AP-NORC Poll: Most Americans see drugs as a big problem ;
Sharon Johnson calls herself an addict, although he has been sober for three years. She began smoking marijuana and eventually moved to crack cocaine. Her daughter has tried heroin and “I think I’ll pull it out of the gutter one day,” Johnson laments.
Johnson has seen firsthand the ravages of drug abuse reflected in a national Associated Press-center NORC survey for Public Affairs Research. Whether alcohol or illegal drugs like heroin and cocaine, most Americans say it is a problem and that much remains to be done to solve the problem.
Johnson, 56, of Lynn, Massachusetts, said he does not believe that any drug should be legalized and believes that much remains to be done to end distributors. She goes to Narcotics Anonymous meetings every Thursday and sees many of his colleagues there with relapse and die from drug use. Still, it is considered the best treatment option for users rather than processing.
“To lock someone to use, will not solve anything. They’re going to rebel,” Johnson, a survey respondent told the AP in a follow-up interview. “For distributors, in my opinion, they should be locked up.”
The survey found that most Americans 62 percent, said at least one type of substance abuse is a serious problem in their communities. Pills that included alcohol, marijuana, heroin, cocaine, methamphetamine and prescription. About 43 percent said they have a relative or close friend with substance abuse problems. Seven out of 10 Americans do not believe that is enough to find a better treatment of addiction or to make it more accessible treatment programs in their communities.
And, like Johnson, more punishment for drug traffickers prioritized instead of cracking down on users.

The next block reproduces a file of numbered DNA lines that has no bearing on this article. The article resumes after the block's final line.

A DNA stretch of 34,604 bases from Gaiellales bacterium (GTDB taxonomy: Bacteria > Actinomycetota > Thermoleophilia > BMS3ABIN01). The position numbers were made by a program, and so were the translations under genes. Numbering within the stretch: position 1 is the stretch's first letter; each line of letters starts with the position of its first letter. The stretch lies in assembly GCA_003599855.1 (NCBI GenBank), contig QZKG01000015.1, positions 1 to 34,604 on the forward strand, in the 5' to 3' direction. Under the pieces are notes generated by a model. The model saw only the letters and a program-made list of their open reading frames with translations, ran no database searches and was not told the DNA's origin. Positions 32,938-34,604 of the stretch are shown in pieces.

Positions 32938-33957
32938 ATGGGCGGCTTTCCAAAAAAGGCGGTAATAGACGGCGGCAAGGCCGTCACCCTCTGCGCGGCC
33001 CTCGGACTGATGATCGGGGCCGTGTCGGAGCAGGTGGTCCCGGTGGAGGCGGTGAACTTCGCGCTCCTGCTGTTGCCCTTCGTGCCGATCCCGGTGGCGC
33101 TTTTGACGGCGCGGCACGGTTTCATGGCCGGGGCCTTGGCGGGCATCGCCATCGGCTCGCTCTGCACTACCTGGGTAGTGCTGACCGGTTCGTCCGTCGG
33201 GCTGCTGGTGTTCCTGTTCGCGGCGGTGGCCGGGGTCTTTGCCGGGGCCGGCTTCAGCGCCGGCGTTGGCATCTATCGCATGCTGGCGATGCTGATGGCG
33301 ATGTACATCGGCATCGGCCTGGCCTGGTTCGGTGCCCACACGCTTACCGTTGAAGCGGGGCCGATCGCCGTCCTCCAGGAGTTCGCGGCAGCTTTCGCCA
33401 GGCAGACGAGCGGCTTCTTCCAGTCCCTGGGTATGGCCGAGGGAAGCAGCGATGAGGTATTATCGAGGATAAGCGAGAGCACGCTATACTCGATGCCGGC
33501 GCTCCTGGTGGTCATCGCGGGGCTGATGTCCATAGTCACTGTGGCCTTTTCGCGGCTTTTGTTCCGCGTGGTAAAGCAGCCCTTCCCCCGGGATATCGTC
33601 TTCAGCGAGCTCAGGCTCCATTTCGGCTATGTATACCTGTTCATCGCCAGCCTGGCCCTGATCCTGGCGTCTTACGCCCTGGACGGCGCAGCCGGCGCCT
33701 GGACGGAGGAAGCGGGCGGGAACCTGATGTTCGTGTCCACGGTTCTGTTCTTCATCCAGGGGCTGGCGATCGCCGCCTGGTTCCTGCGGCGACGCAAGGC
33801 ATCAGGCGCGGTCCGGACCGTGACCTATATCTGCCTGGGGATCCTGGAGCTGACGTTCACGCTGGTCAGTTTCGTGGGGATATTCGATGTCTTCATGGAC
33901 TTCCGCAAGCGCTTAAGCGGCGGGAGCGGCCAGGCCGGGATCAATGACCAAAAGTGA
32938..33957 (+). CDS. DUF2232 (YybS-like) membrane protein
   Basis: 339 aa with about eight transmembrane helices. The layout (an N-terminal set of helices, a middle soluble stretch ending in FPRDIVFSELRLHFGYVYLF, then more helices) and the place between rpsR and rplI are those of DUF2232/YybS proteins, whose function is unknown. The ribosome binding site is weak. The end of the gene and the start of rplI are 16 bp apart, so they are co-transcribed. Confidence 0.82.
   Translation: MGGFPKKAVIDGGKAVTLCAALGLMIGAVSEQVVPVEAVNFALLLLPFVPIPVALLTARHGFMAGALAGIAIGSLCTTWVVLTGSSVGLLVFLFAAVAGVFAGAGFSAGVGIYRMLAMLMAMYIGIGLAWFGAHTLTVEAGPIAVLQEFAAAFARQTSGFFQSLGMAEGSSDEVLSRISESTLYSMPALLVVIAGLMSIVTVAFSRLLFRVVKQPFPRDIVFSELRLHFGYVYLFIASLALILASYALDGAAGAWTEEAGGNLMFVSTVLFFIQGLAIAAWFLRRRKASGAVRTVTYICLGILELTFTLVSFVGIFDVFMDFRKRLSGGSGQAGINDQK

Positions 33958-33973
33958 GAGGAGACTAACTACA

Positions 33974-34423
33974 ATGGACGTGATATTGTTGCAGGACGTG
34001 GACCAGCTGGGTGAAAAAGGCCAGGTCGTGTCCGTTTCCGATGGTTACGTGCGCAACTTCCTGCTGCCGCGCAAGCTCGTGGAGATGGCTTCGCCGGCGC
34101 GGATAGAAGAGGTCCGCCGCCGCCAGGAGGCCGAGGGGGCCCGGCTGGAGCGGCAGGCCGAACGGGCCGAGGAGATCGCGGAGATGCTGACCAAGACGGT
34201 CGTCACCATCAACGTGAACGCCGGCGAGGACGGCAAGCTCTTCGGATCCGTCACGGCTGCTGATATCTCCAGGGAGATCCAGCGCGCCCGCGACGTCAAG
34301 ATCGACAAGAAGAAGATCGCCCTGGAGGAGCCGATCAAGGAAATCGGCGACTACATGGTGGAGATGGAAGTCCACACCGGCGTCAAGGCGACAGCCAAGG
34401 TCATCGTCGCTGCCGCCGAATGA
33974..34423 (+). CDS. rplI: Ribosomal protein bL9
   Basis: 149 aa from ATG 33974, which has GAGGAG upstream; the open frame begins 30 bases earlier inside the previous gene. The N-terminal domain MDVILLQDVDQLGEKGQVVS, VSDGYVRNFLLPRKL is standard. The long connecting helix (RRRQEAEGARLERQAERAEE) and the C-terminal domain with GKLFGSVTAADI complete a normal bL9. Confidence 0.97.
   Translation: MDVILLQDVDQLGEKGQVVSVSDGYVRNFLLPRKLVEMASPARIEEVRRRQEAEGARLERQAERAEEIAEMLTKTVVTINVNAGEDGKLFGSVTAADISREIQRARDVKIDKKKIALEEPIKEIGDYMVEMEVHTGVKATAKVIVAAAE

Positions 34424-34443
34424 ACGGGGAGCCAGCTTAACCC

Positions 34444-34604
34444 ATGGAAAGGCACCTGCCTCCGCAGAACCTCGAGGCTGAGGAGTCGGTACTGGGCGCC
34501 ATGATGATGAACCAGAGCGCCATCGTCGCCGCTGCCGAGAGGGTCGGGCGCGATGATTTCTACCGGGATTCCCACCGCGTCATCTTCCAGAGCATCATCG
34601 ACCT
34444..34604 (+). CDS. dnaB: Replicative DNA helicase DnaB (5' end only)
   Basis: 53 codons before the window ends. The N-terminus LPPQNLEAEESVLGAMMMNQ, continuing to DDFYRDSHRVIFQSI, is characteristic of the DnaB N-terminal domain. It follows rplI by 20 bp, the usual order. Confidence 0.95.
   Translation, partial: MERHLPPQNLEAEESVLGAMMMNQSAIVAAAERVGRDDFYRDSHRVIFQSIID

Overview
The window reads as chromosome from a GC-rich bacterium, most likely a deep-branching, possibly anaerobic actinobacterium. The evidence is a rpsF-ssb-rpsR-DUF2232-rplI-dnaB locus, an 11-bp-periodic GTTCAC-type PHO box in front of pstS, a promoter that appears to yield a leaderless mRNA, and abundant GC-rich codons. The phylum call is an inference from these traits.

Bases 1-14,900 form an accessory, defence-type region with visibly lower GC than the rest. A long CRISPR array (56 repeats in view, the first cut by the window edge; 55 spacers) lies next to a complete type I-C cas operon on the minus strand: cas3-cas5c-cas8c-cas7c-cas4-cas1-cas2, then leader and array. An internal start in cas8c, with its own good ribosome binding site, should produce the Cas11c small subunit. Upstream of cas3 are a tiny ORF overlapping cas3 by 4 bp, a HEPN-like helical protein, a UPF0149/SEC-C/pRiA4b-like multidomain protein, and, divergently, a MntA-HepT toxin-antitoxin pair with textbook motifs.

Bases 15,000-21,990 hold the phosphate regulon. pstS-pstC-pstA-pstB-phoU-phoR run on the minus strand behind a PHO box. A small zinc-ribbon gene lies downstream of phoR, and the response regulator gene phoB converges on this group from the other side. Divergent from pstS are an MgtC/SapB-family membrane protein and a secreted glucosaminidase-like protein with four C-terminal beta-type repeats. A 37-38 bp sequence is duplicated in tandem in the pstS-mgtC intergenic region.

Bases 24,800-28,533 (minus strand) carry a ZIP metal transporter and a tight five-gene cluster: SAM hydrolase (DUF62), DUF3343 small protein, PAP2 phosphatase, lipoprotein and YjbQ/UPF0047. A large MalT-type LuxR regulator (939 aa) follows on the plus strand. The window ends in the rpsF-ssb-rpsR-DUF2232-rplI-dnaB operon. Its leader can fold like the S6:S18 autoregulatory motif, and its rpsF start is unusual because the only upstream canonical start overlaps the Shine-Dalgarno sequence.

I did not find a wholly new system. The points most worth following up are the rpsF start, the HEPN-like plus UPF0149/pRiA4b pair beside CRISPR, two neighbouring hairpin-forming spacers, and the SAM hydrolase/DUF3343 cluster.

It was a long way for Johnson to be clean. She recovered from bed to bed because he could not pay the rent. She is separated from her sister after going on a binge and do not return a debit card that his sister gave him.
“Before I had one parole officer told me, ‘Sharon, you’re going to end up dead,'” Johnson said. “I was in denial for a long time, and one day I made a complete turnaround.”
Johnson spent six months in treatment as part of Project COPE, a treatment program for substance abuse outpatient. She is now on disability and expects to complete their education. She spends time with her grandchildren. Lynn, a town of 90,000 north of Boston, has experienced one of the highest rates of deaths from heroin state.
The story of Johnson captures much of what the survey of AP-NORC describes: A feeling that drugs are a widespread problem, with many seeing friends or family devastated by drugs and the belief that treatment options should be improved for addicts while punishment has to be fierce distributors.
While 61 percent of respondents said they support the legalization of marijuana, most said they want limited to medical treatment or wanting to impose restrictions on the amount that can be purchased.
Lawler Chansky Warren is a retired criminal defense attorney who believes that time that alcohol is legal, so you should marijuana for recreational and medicinal uses.
“In all these years of practice (law), I have seen terrible crimes, tragedies. But very few associated with marijuana,” said Chansky, 57, of Port St. Lucie, Florida.
do not smoke personally but had a family member who uses marijuana to keep your appetite while she was battling cancer. “She would have died had it not been able to eat,” Chansky said.
The AP-NORC survey of 1,042 adults conducted February 11-14 using a sample from panel AmeriSpeak based on the probability of NORC, which is designed to be representative of the US population .. the margin of error for all respondents is plus or minus 3.9 percentage points.
Respondents were randomly selected first using sampling methods based on the address, and later interviewed online or by phone.
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